Amazing! Despite the coolness and the rain, at noon today, Rosa ‘Mrs Oakley-Fisher‘ burst into flower- roll of drums etc etc. It feels like a roll of drums is required, because, as I commented in an earlier post, it seemed to me that she wouldn’t make it after a torrid first year with no flowering at all.
What can I say? Golden-warm apricot flowers that seem to put others in the apricot category in the shade, and bright red new growth that adds to the fun. Stand aside, Buff Beauty, I say. Though Mrs Oakley-Fisher is a compact plant so far, though maybe in California, aka Annie’s Annuals, she gets bigger.
Who was she? Only one photograph exists, of a woman taking her responsibilities seriously , named for one of the first women to be elected to the National Rose Council in 1921. She was from Sudbury, in Suffolk, and the rose was bred probably by Cecil E. Cant, the son of the famous rosarian, Benjamin R. Cant, of Colchester, only 16 miles from Sudbury. Cants dominated the rose breeding world of England in the late nineteenth century, established in 1765, by 1880 they were the leading rose exhibitor.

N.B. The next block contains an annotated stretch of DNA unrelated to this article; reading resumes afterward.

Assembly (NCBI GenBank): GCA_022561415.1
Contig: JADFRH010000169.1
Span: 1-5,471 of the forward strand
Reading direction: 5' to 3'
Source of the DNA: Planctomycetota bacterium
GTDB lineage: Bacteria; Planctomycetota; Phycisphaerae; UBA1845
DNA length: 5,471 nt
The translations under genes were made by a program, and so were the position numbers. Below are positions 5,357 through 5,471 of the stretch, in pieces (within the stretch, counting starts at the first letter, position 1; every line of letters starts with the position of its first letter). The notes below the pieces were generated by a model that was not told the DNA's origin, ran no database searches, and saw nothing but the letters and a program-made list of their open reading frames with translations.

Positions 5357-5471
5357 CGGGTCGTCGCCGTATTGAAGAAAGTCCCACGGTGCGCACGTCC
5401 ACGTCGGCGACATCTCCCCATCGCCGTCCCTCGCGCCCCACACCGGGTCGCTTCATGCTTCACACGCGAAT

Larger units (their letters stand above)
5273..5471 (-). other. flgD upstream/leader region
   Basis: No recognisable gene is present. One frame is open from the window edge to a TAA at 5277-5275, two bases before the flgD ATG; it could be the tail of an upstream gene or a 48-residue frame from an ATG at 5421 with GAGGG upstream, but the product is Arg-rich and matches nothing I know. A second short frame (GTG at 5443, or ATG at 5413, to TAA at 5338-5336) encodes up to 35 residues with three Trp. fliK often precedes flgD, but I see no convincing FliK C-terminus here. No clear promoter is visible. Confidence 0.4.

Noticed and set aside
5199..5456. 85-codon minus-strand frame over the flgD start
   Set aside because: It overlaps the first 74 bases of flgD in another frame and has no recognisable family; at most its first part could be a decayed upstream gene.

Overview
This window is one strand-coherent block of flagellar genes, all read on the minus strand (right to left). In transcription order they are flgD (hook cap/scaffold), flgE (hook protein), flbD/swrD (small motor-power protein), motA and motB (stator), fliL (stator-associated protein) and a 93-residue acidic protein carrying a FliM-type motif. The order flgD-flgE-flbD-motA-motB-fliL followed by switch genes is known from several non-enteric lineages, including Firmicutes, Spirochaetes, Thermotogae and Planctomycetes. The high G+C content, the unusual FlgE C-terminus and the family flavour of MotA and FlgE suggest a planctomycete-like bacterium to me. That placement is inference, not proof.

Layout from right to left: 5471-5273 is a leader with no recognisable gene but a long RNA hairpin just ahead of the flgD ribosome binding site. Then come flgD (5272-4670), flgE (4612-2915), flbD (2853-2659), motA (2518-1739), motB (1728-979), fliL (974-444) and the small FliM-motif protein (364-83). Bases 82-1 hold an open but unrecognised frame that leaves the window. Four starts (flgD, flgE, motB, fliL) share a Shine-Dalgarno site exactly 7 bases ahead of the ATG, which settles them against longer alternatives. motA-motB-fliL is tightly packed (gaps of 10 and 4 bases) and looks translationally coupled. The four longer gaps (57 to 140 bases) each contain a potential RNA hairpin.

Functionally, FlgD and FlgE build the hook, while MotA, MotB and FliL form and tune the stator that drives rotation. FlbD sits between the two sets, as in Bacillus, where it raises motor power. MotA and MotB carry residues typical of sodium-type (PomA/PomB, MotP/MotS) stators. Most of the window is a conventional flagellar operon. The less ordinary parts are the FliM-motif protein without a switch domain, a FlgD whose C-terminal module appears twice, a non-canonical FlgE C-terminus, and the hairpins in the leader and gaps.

The rose dates from 1921, when it was first exhibited, and pretty soon Vita Sackville-West was growing it at Sissinghurst, and giving away cuttings to friends, such as the incomparable Christopher Lloyd, who grew it at Great Dixter, where you can still see it.
I am so thrilled that she has made it- and yes, today I learnt that it is Oakley-Fisher with a hyphen.